Clarksdale was a tough town to make an impact, especially for a fresh-faced white boy. Not that he's ever let being a white boy worry him.

"I don't understand why music has to be put into a racial context," he says sternly, "and the funny thing is it's always white people saying that."

Over the last 10 years he says he's played in black churches-including a Sunday residency at the church of former R&B singer Mitty Collier-and blues clubs "and never once has anybody said, 'You're pretty good for a white boy'."

It was also in Clarksdale that he picked up his nickname, Paperboy. "I used to wear this hat, my grandfather's hat, a newspaper hat. All the musicians in Clarksdale had a nickname, they gave me that one and it stuck," he explains.

After Chicago he returned to Boston where he set about recording and releasing his first two albums, Sings "Walkin' and Talkin' (For My Baby)" and Other Smash Hits, in 2005, and the excellent, and at times wild, Roll With You, in 2008.

He was going along quite nicely with those first two, independently released albums, but for Come And Get It major record label Capitol came calling.

"It was a fairly expensive record to make and I had an opportunity to get a record company who was willing to finance a record like this," he offers nonchalantly.

His band, a tight and thrilling bunch of players, don't come cheaply he reckons and they are an essential part of what makes his music so good.

"They're able to take the shells that I bring in and just develop the parts, especially the bass player and drums and the rhythm section.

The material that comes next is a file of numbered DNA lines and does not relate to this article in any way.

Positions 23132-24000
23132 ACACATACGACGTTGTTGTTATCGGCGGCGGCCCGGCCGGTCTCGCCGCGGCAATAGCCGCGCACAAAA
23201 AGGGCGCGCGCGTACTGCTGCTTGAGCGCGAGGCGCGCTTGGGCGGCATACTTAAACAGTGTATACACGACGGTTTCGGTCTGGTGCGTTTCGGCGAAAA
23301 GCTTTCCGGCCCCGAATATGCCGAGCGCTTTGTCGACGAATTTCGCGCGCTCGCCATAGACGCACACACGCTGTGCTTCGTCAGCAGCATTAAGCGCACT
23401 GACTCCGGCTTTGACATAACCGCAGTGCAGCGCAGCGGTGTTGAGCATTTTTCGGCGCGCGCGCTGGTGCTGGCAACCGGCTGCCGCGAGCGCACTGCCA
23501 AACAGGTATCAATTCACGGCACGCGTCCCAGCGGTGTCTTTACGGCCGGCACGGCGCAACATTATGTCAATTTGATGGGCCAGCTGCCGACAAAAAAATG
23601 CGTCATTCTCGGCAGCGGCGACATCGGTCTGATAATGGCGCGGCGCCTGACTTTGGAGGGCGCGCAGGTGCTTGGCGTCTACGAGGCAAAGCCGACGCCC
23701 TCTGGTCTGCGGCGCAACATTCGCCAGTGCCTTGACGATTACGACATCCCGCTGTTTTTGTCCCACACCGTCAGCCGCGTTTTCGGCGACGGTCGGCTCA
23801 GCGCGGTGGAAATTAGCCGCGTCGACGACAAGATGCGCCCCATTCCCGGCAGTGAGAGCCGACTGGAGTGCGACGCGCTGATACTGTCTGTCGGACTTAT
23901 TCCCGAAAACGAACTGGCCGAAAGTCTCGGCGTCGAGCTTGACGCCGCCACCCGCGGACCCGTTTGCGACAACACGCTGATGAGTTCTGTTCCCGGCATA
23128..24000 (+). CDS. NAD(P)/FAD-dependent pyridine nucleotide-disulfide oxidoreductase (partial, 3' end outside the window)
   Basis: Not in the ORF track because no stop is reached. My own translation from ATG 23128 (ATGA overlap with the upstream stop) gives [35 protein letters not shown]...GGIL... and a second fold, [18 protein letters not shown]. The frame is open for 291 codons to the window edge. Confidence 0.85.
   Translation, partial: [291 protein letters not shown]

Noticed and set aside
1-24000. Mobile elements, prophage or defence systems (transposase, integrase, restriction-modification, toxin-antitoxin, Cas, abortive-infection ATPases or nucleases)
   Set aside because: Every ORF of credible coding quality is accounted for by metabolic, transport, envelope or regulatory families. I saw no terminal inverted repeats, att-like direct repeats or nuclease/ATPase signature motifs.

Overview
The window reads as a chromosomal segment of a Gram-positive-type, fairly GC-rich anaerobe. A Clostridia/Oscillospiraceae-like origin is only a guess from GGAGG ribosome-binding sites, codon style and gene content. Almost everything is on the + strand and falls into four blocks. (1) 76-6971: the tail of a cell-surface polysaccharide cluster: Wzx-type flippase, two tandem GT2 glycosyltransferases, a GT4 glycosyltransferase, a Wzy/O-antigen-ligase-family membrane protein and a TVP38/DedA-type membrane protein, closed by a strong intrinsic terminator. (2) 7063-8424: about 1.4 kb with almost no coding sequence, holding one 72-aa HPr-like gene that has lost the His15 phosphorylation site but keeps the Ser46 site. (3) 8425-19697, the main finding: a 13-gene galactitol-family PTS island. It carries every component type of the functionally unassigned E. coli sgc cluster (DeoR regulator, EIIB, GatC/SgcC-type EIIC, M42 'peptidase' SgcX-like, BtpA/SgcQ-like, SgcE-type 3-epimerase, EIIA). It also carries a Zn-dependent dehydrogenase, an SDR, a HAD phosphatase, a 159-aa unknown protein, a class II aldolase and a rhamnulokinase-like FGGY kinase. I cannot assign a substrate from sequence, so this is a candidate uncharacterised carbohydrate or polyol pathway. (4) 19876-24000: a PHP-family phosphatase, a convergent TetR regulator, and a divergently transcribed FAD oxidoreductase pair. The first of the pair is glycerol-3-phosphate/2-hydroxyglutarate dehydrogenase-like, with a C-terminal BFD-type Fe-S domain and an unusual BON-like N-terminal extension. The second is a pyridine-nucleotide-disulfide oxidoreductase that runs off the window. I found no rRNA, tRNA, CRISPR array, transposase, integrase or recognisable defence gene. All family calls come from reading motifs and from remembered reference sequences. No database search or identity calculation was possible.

"They put their own stamp on things because they are not soul musicians as such so they can avoid those sort of [soul] cliches so to speak."

On Come and Get It he was going for the "lavish yet tough" soul sound of the 60s and early 70s, which is something much of the modern day soul and R&B doesn't have. It's just plain soppy, and Reed comes from the point of view of making something explosive yet tender.

"To be able portray different emotions sonically is what makes that music [from the 60s and 70s], and any music for that matter, enduring, and I was hoping to tap into some of those different feelings and to certainly avoid being one-dimensional.

"And while the songs are mostly love songs I think despite that there are so many ways to talk about love and the range of emotions can be very, very wide."

And for that you need not look any further than the cranking and passionate chorus of the title track - or for something off the hook, head straight to last track Explosion.

"I was always intending to make a more lush and orchestrated record and my songwriting has developed - it's gotten better and is more identifiable as my own. I feel like it's a pretty natural progression, because I didn't try to force anything, but I do think it is a different record from the last one and it's better."


Who: Eli "Paperboy" Reed
What: Hot-blooded and sweet soul music
New album: Come And Get It, out now
Past albums: Sings "Walkin' and Talkin' (For My Baby)" and Other Smash Hits (2005); Roll With You (2008)

- NZ Herald